June 28, 2018 | Reading Time: 4 minutes
The Democrats’ New SCOTUS Rule
No confirmation until we know Donald Trump did not conspire with Russia.
The Democrats made their first mistake in the battle over the next US Supreme Court justice. Within hours of hearing of Justice Anthony Kennedy’s retirement, the Democrats said Donald Trump’s nominee should be confirmed after the midterms.
That may not seem like blundering. After all, that’s what Senate Majority Leader Mitch McConnell said should happen in 2016. He said the Senate should not even debate the nomination of Merrick Garland until the next president is elected.
It was an unprecedented maneuver that has yielded unprecedented results. With Justice Neil Gorsuch on the bench, the high court has ruled against labor rights, voting rights and religious freedom (the Muslim ban). Now, with Kennedy’s imminent exit, the court is on the verge of shifting aggressively rightward, creating opportunities to eviscerate liberal benchmarks while consolidating conservative power.
The Democrats are searching. The first thing they landed on was trying to hold the Republicans to their own rule. No confirmations in an election year, they said. That’s the McConnell Rule, they said. But that was their first mistake. Why?
McConnell doesn’t care about rules, his or anyone’s. He’s immune to accusations of hypocrisy. Allies will defend him. He is focused on consolidating conservative power by way of judicial fiat over an electorate that’s increasingly diverse and liberal.
The Democrats ought to lead the way in debating the nominee’s strengths and weaknesses, but they should not hamstring themselves with rules. Anyway, the rules have served the Democrats badly. The Washington Post’s Matt O’Brien reminded us that the Democrats have won the popular vote in six of the last seven presidential elections and have only four—four!—Supreme Court justices to show for it.
The Democrats need to play by their own rules.
To wit: No confirmation of lifetime appointments to the Supreme Court until the American people know Trump did not conspire with the Russian government to win the presidency, and did not obstruct justice in the determination of that fact.
Here’s the difference. McConnell is going to break his own “rule” (he’s planning a vote for November). The Democrats can say, “Hey, no fair!” They can look like the aggrieved ones. They can look like they’re trying to be on the level with the hope of peeling off a few voters. That’s it. They get little but being the Party of Fairness.
Fine, great, but I want more. I want to force McConnell and the Republicans to deny allegations that confirming a lifetime appointment right now, without knowing whether the president conspired with a hostile foreign power, is itself aiding and abetting a hostile foreign power. I want to see McConnell deny helping the enemy.
We know McConnell is going to move forward, and we know the Democrats have virtually no means of stopping him. Why settle for looking like the Mr. Nice Guy?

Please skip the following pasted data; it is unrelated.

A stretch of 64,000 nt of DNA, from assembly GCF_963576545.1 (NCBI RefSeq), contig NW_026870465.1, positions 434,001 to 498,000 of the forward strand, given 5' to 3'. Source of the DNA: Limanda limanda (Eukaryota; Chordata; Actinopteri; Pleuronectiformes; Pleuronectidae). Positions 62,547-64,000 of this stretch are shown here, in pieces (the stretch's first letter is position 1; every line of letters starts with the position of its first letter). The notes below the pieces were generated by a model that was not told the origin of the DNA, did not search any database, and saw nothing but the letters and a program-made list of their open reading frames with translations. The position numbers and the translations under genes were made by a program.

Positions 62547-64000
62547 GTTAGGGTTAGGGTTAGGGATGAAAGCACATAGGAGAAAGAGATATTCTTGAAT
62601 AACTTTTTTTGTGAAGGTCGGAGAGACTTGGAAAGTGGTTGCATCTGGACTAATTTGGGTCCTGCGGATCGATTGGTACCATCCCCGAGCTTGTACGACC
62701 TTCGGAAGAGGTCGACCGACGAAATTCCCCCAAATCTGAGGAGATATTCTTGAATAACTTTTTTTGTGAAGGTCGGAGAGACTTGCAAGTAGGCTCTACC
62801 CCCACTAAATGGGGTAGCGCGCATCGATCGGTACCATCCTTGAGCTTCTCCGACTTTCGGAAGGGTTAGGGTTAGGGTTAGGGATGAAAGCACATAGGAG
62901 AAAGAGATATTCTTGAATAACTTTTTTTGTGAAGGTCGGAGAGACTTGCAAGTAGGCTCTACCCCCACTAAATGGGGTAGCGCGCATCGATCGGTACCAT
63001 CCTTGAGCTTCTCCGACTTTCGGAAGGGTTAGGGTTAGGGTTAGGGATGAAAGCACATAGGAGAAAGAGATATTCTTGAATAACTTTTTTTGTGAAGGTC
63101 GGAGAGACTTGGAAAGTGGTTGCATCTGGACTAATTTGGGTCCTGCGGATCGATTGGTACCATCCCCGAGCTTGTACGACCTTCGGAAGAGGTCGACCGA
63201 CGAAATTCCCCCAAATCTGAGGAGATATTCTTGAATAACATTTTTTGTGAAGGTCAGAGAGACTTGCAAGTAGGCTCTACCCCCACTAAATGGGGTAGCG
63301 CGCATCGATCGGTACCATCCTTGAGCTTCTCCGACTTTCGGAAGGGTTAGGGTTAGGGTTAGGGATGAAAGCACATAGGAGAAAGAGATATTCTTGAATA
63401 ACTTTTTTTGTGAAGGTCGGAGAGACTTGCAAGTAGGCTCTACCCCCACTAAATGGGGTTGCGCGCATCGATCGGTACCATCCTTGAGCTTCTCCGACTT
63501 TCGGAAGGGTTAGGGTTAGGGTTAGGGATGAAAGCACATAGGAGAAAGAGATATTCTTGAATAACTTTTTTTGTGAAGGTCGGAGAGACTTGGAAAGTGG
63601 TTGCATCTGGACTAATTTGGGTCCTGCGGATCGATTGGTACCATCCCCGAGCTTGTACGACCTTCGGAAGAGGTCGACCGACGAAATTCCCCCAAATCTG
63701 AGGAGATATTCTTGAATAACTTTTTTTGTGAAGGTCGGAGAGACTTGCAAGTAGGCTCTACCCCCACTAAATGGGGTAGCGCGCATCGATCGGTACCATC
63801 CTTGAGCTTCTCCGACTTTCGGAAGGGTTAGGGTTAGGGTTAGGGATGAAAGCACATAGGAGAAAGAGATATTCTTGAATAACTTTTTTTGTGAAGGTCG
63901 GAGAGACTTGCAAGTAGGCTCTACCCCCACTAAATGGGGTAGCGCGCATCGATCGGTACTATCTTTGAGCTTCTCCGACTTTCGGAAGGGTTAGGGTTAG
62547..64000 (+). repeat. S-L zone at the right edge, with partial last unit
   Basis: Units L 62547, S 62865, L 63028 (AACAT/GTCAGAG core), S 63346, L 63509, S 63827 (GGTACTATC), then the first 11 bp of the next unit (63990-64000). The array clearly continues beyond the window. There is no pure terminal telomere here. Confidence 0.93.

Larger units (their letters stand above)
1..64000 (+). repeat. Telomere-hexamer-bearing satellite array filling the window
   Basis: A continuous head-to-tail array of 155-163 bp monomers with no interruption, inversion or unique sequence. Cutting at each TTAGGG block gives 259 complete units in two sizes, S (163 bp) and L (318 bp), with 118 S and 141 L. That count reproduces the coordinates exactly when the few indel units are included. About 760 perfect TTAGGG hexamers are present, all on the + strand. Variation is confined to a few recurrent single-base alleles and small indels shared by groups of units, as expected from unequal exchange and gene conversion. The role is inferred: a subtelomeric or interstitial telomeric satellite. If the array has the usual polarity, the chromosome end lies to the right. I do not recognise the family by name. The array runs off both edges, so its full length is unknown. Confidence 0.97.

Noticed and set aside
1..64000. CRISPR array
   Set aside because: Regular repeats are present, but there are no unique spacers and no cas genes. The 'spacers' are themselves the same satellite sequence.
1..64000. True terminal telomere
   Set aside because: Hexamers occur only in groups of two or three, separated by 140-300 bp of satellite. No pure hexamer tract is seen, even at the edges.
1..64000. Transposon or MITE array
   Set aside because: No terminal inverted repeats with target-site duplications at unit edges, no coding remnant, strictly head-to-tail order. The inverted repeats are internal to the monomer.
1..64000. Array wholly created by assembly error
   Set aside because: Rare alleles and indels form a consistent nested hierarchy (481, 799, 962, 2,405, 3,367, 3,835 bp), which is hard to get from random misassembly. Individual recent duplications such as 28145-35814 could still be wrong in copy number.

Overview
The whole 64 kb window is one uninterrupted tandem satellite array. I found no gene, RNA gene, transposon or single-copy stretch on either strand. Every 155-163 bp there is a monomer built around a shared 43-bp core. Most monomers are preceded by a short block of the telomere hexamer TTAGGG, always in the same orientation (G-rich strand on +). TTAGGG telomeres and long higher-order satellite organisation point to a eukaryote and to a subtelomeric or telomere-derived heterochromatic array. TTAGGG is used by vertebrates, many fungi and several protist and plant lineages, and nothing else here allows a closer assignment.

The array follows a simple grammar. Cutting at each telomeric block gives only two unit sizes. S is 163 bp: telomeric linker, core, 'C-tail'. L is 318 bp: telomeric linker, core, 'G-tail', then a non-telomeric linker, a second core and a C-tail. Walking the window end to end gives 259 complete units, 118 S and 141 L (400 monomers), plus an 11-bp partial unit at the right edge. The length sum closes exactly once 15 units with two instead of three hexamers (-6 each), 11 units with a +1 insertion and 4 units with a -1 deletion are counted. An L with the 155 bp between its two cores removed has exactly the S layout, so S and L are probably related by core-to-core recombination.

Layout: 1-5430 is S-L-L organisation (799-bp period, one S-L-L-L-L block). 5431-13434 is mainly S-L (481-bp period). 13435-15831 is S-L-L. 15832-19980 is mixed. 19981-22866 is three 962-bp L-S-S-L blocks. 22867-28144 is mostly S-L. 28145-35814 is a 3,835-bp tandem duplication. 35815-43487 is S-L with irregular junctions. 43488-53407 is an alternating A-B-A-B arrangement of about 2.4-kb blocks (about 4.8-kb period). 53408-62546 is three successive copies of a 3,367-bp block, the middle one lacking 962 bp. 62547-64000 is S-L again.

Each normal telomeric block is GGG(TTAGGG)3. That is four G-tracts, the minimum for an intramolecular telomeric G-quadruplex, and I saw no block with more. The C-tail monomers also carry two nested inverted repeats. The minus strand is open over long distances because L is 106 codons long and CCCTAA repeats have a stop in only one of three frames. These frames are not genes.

The Democrats can win something even while losing. If they press forward, saying no president under investigation for obstructing justice should be allowed to appoint a Supreme Court justice, they can create political conditions in which rushing to confirm actually proves the allegation the Republicans are helping Russia.
Moreover, after Special Counsel Robert Mueller finishes his investigation, in which he’s almost certainly going to find some evidence of conspiracy (this is evident), the Democrats can say 5-4 rulings vaporizing liberal benchmarks are illegitimate, because the president cheated to win the right to appoint justices. Moreover, due to illegitimacy, the court must be reformed with term limits or two more justices.
I understand what I’m saying. I’m saying the Democrats ought to join the Republicans is deepening the already deep levels of mistrust in the government. That may not be fair. That may even be risky. But given the stakes, the risk is probably worth it.
It is not an overstatement to say the following. As soon as the Senate confirms a nominee, two dozen states will almost certainly outlaw abortion—overnight. That will trigger legal challenges fast-tracked to the US Supreme Court, where the five conservative justices will almost certainly uphold state laws banning abortion.
Abortion is one issue. There are more. Say goodbye to affirmative action. Say goodbye to the Affordable Care Act and other safety net programs, like food stamps. Perhaps also the enforcement of civil and voting rights. It’s conceivable that the court would decide that evangelical Christians are a protected class. In general, the court would privilege the few over the many, and beggar the idea of republican democracy.
The Democrats can’t stop Trump. They have 49 votes in the Senate. McConnell needs only 51 to confirm. Senate Minority Leader Chuck Schumer could deny a quorum, thus shutting down the Senate, but he’d need one maverick Republican. That’s unlikely, though I suppose with John McCain on his deathbed, anything’s possible.
In any case, the Democrats must play hardball.
But only by their own rules.
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John Stoehr is the editor of the Editorial Board. He writes the daily edition. Find him @johnastoehr.